The Collaboration Agreement: A Literary Pre-nup

Collaborative writing has always been prevalent in non-fiction, but it seems to be becoming more frequent in fiction as well. To that end, I want to talk a little bit about collaboration agreements and what they cover—and don’t.

I am not a lawyer, but I have been involved in two collaborative projects—one non-fiction, one fiction. In both cases, we made sure to sign a collaboration agreement. In the non-fiction project, we were all strangers so it made a lot of sense to protect ourselves in this way. In the fiction project, we are friends, so it was even MORE important to sign an agreement.

Why, you ask? If you’re friends, doesn’t the legal stuff strain the relationship?

Absolutely not. In fact, it is essential that friends sign an agreement in order to KEEP their friendship intact. Face it, people get nuts when money is involved. Knowing up front how money and rights will be divided takes all that pressure off and lets you just do the project and be friends.

I’m not going to cover in detail what is in a collaboration agreement. You can read a sample one from the Writers Guild of America. The National Writers Union is also a good resource for all things freelance.

Basically, a collaboration agreement lays out what the work is that you are collaborating on, how rights and money will be divided, and what happens in different eventualities, such as one partner dying or deciding to quit the project.

What I think is also important, but is not covered in this legal agreement, is creative control. By that I mean, who has the final say? If the two of you (or in my case, three) don’t quite see the vision the same way, whose wins out? In my case, we have talked it out until we reached consensus, but that can 1) be slow and 2) lead to something that no one is completely happy with. It can also lead to fantastic synergistic ideas that never would have come about on your own!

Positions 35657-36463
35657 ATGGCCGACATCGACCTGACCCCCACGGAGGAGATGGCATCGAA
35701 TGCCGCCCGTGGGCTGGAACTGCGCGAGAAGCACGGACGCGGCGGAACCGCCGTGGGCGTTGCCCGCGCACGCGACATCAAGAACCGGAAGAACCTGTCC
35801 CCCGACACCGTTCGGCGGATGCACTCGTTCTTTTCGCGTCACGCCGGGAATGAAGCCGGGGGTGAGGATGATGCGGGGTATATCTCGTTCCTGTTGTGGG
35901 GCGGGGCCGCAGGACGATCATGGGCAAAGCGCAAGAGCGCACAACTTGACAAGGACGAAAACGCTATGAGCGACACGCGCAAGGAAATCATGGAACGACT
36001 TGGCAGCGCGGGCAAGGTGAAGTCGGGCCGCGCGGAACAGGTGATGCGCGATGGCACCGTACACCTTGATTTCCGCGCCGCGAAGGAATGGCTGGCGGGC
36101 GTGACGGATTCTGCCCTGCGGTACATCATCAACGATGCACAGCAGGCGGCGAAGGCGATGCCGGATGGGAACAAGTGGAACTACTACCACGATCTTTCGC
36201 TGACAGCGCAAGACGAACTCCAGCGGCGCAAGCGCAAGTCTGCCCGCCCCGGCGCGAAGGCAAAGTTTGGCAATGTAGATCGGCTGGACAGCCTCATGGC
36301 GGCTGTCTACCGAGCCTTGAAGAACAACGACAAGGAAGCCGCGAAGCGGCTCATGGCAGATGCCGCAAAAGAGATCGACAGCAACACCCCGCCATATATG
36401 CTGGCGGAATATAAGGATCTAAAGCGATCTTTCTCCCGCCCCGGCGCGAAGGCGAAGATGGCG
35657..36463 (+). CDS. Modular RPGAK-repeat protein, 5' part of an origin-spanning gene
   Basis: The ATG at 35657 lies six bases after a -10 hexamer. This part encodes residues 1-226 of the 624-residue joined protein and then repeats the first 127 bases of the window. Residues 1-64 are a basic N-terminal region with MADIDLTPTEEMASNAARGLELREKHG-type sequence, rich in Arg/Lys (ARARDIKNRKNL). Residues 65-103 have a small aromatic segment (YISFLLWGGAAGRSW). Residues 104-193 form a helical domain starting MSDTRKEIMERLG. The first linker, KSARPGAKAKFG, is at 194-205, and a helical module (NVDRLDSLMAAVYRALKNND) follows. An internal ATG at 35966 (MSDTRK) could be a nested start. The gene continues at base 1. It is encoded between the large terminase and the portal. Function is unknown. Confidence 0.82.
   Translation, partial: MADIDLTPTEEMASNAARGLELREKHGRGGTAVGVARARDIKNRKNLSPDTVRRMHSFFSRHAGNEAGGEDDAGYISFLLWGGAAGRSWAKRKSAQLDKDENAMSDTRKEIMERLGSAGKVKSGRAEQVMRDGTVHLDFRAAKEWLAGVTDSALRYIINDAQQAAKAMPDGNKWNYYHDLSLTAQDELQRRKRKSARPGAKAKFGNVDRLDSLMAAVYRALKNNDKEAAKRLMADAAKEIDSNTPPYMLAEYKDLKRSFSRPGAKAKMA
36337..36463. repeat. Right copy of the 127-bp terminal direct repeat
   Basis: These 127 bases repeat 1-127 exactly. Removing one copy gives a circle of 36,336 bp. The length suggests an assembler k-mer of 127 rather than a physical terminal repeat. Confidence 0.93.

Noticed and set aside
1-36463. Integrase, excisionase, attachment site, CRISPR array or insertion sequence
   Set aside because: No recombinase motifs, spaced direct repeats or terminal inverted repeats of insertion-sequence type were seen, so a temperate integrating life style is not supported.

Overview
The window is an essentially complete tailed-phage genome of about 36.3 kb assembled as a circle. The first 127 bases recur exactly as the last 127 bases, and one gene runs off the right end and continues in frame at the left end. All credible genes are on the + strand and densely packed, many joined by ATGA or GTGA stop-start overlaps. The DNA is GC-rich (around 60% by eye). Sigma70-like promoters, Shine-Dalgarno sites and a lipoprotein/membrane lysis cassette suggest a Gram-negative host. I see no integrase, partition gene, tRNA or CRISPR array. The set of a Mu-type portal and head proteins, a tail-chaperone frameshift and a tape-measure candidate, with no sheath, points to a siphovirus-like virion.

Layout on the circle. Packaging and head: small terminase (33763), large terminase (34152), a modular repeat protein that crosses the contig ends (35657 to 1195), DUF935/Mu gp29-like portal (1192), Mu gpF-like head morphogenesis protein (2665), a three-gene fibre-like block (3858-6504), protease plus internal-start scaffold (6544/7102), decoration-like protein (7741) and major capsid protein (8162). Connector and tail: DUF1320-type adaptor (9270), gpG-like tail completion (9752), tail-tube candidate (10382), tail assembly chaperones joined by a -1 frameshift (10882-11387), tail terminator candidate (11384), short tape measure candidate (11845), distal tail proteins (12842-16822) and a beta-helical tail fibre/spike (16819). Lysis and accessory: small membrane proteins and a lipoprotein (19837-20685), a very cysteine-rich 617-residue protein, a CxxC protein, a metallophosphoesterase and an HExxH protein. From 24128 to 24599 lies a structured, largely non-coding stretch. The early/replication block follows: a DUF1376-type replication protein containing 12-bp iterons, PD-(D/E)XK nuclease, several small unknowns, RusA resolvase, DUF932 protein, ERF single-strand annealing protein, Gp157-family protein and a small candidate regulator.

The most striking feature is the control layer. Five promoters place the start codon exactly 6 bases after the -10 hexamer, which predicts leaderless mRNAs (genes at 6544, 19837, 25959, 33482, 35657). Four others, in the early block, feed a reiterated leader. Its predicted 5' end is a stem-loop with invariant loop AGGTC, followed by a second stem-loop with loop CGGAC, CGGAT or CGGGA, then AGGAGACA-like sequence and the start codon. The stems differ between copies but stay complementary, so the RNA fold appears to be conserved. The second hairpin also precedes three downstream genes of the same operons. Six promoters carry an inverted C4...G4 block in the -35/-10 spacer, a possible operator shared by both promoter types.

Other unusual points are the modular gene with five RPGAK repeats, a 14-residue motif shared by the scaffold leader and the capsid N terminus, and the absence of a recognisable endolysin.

Another aspect of creative control is final editorial control. When you’re working on plot and scenes and the language and those end-stage revisions, and you disagree whether a scene should be in or out, or whether using “gorgeous” is better than “breath-taking”, who wins? In a case where one partner is a writer and the other is not, the writer should have final say. In a case of multiple writers? Well, once again my experience has been with the haggle system, which works fine but is deadly slow when you reach the line-by-line stage of revision.

My suggestion for who gets final say over the creative control is this: 1) The Writer always wins if the other partner is not one. 2) In the case of multiple writers, the one who brought the original idea should be the overseer.

While modifying the collaboration agreement to include a Creative Control person might not be legal (you’d have to ask a lawyer), it is a good idea to discuss and decide on one with your partner(s).

The Creative Control manager needs to beware of becoming a dictator. Remember why you teamed up with your collaborator in the first place—because this person(s) has valuable contributions to bring to the project. Keep an open mind, because synergy can strike when you least expect it. In my own fiction case, I know that my partners’ ideas and plotting and research and writing skills have made the book a thousand times better than what I could have done alone.

So sign that collaboration agreement and get on with the fun stuff—writing!


  1. Kerry, great post and an issue not promoted enough. thanks!

  2. The National Writer’s Union is another valuable source for contract advice. Membership includes access to sample agreements and even a basic review of one you’ve worked up. I agree with donnagalanti; this is not an issue that is promoted enough. Great post.

  3. Thanks Donna and Ruth!

    Ruth, I had been trying to think of the National Writer’s Union as a source, but I couldn’t find their name in my notes, so thanks for mentioning them. I’m going to update the post with a link to them, too.


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